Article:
contemporary stone clad house with picture windows to create a through view

In this project, designed by Peregrine Mears Architects, large windows have been placed so as to fill the interiors with light and give many different views of the wonderful surroundings.  (Image credit: Laurence Liddy)

contemporary open plan space with through view

This home, designed by PAD Studio, features a range of glazed openings to provide enticing views from every angle.  (Image credit: PAD Studio)

4. Be a little restrained with material choices

While it is true to say that materials can be used to create wow factor, sometimes, limiting the number of different materials you use can actually be more dramatic than a collection of various materials.

"If you allow one major material to flow across spaces throughout a floor it can create a dramatic sense of scale," explains David Nossiter. "It is wise to limit your palette of materials generally to four or five and then use recurring themes throughout the property. This creates homogeneity and provides a visual language for the building."

"Embrace texture," advises architect Martin Bell of Transform Architects. "Experiment with different textures to add depth and visual interest. Incorporate materials such as exposed brick, stone, reclaimed wood, textured wallpapers, or patterned tiles to create a tactile and visually appealing environment."

modern bedroom

This space, within a project designed by David Nossiter Architects, features just a handful of materials to create a striking, unified, finish.  (Image credit: David Nossiter Architects)

5. Make the most of your roof joists

Vaulted ceilings and exposed joists or beams are both sure fire ways to boost the wow factor of your extension — creating a voluminous, airy feel that draws all eyes to the vertical proportions of a space.

"If you are planning an addition to your house it may be worth deciding to have exposed joists rather than plasterboard," agrees David Nossiter. "Make sure the joists are made from timber that is visually of high quality, rather than just a structural grade. Think carefully about lighting and accommodating cable runs, usually within metal conduits or above the ceiling line." 

"Consider adding distinctive architectural elements, such as exposed beams, vaulted ceilings, arched doorways, or skylights," adds Martin Bell. "These features can add character, drama, and a sense of grandeur to your home."

double height barn conversion with exposed beams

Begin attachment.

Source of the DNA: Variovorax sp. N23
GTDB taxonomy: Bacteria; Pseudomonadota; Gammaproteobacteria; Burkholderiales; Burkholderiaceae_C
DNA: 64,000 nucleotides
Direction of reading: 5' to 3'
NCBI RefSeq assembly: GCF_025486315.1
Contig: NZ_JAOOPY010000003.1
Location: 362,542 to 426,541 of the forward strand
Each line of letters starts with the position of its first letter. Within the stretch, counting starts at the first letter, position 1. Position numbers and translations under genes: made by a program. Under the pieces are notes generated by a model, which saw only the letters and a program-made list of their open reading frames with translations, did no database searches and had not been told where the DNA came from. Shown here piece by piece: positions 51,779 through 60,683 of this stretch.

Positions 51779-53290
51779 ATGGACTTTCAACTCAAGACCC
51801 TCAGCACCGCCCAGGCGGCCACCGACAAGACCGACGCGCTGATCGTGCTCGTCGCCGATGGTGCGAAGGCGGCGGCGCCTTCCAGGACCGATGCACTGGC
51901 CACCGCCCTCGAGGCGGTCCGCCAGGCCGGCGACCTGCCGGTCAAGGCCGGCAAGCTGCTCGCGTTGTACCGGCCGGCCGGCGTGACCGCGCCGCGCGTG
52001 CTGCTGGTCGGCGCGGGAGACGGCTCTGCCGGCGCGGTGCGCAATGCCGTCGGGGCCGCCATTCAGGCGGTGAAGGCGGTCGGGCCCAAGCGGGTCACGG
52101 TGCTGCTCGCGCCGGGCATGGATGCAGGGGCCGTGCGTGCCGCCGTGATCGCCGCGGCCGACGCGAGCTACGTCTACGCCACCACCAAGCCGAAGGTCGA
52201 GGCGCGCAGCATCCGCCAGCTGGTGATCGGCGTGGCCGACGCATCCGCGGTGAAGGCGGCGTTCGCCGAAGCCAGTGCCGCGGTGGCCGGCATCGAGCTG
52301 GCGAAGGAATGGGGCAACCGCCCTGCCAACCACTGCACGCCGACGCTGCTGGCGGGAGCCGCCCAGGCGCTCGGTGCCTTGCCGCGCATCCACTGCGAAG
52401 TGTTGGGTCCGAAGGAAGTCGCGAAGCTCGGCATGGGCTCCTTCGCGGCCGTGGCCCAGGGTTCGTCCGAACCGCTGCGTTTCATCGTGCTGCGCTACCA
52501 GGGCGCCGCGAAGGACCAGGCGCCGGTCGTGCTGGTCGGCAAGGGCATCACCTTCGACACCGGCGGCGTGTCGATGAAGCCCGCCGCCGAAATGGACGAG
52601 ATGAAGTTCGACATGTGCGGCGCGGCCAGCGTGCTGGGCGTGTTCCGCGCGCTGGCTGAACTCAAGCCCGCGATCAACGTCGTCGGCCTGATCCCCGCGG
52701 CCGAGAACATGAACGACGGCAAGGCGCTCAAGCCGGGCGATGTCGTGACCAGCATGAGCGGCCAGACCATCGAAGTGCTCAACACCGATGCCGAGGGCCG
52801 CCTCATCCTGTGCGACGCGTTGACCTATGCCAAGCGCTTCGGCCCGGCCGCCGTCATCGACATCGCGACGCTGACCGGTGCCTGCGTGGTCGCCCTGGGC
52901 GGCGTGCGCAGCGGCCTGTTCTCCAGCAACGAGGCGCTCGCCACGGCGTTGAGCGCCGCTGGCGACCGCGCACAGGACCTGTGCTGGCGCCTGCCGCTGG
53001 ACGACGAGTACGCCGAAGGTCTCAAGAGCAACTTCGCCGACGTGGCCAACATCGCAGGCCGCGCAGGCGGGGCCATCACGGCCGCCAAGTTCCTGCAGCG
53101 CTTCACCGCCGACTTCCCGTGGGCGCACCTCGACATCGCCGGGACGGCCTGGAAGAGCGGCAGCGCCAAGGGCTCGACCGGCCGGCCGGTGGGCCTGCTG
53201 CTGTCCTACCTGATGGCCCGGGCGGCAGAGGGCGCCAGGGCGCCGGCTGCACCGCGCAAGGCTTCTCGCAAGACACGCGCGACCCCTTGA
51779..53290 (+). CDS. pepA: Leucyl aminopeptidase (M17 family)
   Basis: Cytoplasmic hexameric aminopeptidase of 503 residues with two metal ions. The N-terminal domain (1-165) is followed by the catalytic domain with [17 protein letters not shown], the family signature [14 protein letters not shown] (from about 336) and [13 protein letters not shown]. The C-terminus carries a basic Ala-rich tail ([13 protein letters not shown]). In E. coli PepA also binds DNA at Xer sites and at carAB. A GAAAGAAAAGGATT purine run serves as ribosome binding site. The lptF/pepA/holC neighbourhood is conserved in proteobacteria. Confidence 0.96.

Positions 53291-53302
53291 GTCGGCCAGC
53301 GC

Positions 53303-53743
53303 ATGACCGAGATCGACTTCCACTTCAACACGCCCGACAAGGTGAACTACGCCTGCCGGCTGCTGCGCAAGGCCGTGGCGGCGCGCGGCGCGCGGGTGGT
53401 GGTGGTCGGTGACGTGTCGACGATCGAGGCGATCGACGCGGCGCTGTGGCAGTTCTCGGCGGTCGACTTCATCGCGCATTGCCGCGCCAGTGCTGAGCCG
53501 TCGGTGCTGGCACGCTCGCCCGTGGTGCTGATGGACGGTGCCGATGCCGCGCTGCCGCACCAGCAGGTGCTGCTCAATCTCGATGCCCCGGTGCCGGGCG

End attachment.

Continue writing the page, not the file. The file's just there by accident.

This stunning home, designed by David Nossiter Architects enjoys a fully exposed roof structure, offset perfectly by the minimalist concrete floor.  (Image credit: David Nossiter Architects)

6. Incorporate personal touches

The most successful design schemes are those that really show the personality and lifestyles of the homeowners. Not only can including design features that are meaningful to the occupants of the house make it feel more welcoming and homely, but it is often these elements that add the most character and wow too.

"Highly personal touches always add a wow factor," says Robert Wilson. "We’ve had a family's footprints etched into a glass bridge, holiday photos used in a splash back, hand prints in glass balustrades, and young children’s artwork used in a bath panel." 

library on landing

Within this two storey extension, a vaulted library has been created — the bespoke bookcases mean each member of the family has their own column of books.  (Image credit: Jeremy Phillips)

7. Think about the 'journey' through the house

When designing your new extension and considering how it will link to the existing spaces, try to think about the 'journey' through the finished house and how it will work. It not only makes practical sense to think about how you will move through the various spaces, but it can also be something that helps to create interest and a sense of intrigue. 

"Create a ‘journey' through the house. Make some spaces light and open and others darker and more intimate. The contrast from stepping between the two will add a bit of drama," advises architect Tom Vincent of Granit Architecture + Interiors.

"Sticking with the journey idea — hide and frame views," continues Tom. "You don’t need to see everything all the time. Imagine walking down a path and then turning into a large open courtyard that you didn’t know existed."

Talking of journeys, do spend some time thinking over your entrance design ideas — the entrance to the house is often where the most wow can be enjoyed.

"The approach and entrance into a home is the first (and lasting) experience an owner or visitor will have," says Ian Phillips. "The route up to the house — landscaping (both planted and paved), glimpsed views and so on all heighten this experience.

"Creating a grand entrance with extra wide or tall entrance doors, or unusual materials (such as patinated metals or luxurious timber) is a great idea," continues Ian. "Large or tall entry halls with lots of light, maybe a feature staircase, or a glimpse through the house of the 'end goal' view all work too."

modern dining room leading to green living room

Within this newly reconfigured Victorian home, spaces on the ground floor have been separated using double pocket doors. "This creates a series of interconnected spaces and the whitewashed Larch flooring flows seamlessly from room to room," explain Granit Architecture + Interiors who designed the project.  (Image credit: Granit Architects)

8. Aim to include a focal point

Probably one of the best ways of creating the wow factor is to use a focal point in a room.